Saturday, January 29, 2011

MESSAGE OF HIS HOLINESS
POPE BENEDICT XVI
FOR THE 45th WORLD COMMUNICATIONS DAY

Truth, Proclamation and Authenticity of Life in the Digital Age
Dear Brothers and Sisters,

On the occasion of the 45th World Day of Social Communications, I would like to share some reflections that are motivated by a phenomenon characteristic of our age: the emergence of the internet as a network for communication. It is an ever more commonly held opinion that, just as the Industrial Revolution in its day brought about a profound transformation in society by the modifications it introduced into the cycles of production and the lives of workers, so today the radical changes taking place in communications are guiding significant cultural and social developments. The new technologies are not only changing the way we communicate, but communication itself, so much so that it could be said that we are living through a period of vast cultural transformation. This means of spreading information and knowledge is giving birth to a new way of learning and thinking, with unprecedented opportunities for establishing relationships and building fellowship.

New horizons are now open that were until recently unimaginable; they stir our wonder at the possibilities offered by these new media and, at the same time, urgently demand a serious reflection on the significance of communication in the digital age. This is particularly evident when we are confronted with the extraordinary potential of the internet and the complexity of its uses. As with every other fruit of human ingenuity, the new communications technologies must be placed at the service of the integral good of the individual and of the whole of humanity. If used wisely, they can contribute to the satisfaction of the desire for meaning, truth and unity which remain the most profound aspirations of each human being.

In the digital world, transmitting information increasingly means making it known within a social network where knowledge is shared in the context of personal exchanges. The clear distinction between the producer and consumer of information is relativized and communication appears not only as an exchange of data, but also as a form of sharing. This dynamic has contributed to a new appreciation of communication itself, which is seen first of all as dialogue, exchange, solidarity and the creation of positive relations. On the other hand, this is contrasted with the limits typical of digital communication: the one-sidedness of the interaction, the tendency to communicate only some parts of one’s interior world, the risk of constructing a false image of oneself, which can become a form of self-indulgence.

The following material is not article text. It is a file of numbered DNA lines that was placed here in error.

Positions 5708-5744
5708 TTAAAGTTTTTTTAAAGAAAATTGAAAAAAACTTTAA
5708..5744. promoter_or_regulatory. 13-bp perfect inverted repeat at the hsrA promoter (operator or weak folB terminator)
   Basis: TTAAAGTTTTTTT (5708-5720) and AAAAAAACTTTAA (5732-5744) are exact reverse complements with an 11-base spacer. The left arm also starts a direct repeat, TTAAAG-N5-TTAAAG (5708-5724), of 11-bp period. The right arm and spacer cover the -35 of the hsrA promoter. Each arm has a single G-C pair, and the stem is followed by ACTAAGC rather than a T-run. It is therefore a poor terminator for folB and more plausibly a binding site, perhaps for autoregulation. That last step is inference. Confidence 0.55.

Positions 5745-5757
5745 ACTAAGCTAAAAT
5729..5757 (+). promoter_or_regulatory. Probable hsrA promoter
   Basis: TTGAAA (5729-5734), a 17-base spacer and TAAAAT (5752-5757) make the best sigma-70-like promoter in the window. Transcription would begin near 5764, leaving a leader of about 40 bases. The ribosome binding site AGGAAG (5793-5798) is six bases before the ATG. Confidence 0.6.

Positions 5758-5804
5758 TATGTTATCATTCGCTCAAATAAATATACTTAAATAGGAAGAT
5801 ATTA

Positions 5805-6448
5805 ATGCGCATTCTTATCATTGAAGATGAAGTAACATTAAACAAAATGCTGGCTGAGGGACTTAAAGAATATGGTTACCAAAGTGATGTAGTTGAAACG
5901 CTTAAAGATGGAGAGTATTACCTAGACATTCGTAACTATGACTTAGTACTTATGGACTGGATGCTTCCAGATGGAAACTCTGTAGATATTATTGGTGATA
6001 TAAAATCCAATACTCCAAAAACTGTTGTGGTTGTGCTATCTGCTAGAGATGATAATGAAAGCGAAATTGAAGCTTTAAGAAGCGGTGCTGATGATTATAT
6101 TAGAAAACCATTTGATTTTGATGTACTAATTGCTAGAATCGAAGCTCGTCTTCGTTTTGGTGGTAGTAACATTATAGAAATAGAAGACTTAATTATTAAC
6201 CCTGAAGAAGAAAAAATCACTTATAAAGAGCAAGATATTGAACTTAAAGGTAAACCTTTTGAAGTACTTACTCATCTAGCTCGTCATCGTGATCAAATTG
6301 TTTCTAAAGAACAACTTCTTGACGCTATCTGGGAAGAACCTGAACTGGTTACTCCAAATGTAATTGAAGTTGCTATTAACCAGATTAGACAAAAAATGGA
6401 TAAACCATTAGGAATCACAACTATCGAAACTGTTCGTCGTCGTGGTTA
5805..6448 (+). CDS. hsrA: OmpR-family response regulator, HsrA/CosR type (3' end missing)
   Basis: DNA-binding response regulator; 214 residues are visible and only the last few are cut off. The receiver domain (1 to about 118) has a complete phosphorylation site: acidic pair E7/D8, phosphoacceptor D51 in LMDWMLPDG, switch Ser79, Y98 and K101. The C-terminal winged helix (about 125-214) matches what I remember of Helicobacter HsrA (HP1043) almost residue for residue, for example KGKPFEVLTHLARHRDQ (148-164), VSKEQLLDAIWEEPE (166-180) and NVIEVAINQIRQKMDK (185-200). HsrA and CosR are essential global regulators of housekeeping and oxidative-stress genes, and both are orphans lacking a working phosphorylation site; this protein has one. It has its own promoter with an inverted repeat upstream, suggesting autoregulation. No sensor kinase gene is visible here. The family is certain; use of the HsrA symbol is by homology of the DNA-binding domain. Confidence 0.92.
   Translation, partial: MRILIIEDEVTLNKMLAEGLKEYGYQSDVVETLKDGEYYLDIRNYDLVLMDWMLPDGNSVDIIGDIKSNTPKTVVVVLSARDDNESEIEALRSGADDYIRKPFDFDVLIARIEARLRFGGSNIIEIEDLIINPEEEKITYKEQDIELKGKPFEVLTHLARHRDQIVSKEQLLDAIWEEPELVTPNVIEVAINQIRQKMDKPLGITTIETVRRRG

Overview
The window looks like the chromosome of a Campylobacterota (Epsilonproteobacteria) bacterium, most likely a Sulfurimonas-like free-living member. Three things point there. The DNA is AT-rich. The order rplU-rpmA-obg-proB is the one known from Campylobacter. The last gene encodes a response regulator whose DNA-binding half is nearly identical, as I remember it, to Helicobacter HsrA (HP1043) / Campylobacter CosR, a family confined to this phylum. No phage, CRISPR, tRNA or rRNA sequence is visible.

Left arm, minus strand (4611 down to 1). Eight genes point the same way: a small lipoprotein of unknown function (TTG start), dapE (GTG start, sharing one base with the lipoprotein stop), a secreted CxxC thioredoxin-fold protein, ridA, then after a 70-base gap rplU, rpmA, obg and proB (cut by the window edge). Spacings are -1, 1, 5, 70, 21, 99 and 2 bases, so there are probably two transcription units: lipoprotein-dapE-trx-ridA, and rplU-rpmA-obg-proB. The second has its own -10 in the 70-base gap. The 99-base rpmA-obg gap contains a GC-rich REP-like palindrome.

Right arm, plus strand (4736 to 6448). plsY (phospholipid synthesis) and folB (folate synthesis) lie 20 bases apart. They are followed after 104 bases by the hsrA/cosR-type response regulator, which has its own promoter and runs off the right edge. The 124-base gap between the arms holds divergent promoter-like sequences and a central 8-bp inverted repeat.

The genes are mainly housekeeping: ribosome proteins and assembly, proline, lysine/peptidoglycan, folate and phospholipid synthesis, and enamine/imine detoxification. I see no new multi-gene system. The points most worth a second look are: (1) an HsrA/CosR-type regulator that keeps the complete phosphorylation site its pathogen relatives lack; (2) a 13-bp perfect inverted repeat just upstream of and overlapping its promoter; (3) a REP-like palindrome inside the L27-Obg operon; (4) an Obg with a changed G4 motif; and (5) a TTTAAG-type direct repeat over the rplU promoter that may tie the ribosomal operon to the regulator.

Young people in particular are experiencing this change in communication, with all the anxieties, challenges and creativity typical of those open with enthusiasm and curiosity to new experiences in life. Their ever greater involvement in the public digital forum, created by the so-called social networks, helps to establish new forms of interpersonal relations, influences self-awareness and therefore inevitably poses questions not only of how to act properly, but also about the authenticity of one’s own being. Entering cyberspace can be a sign of an authentic search for personal encounters with others, provided that attention is paid to avoiding dangers such as enclosing oneself in a sort of parallel existence, or excessive exposure to the virtual world. In the search for sharing, for “friends”, there is the challenge to be authentic and faithful, and not give in to the illusion of constructing an artificial public profile for oneself.

The new technologies allow people to meet each other beyond the confines of space and of their own culture, creating in this way an entirely new world of potential friendships. This is a great opportunity, but it also requires greater attention to and awareness of possible risks. Who is my “neighbour” in this new world? Does the danger exist that we may be less present to those whom we encounter in our everyday life? Is there is a risk of being more distracted because our attention is fragmented and absorbed in a world “other” than the one in which we live? Do we have time to reflect critically on our choices and to foster human relationships which are truly deep and lasting? It is important always to remember that virtual contact cannot and must not take the place of direct human contact with people at every level of our lives.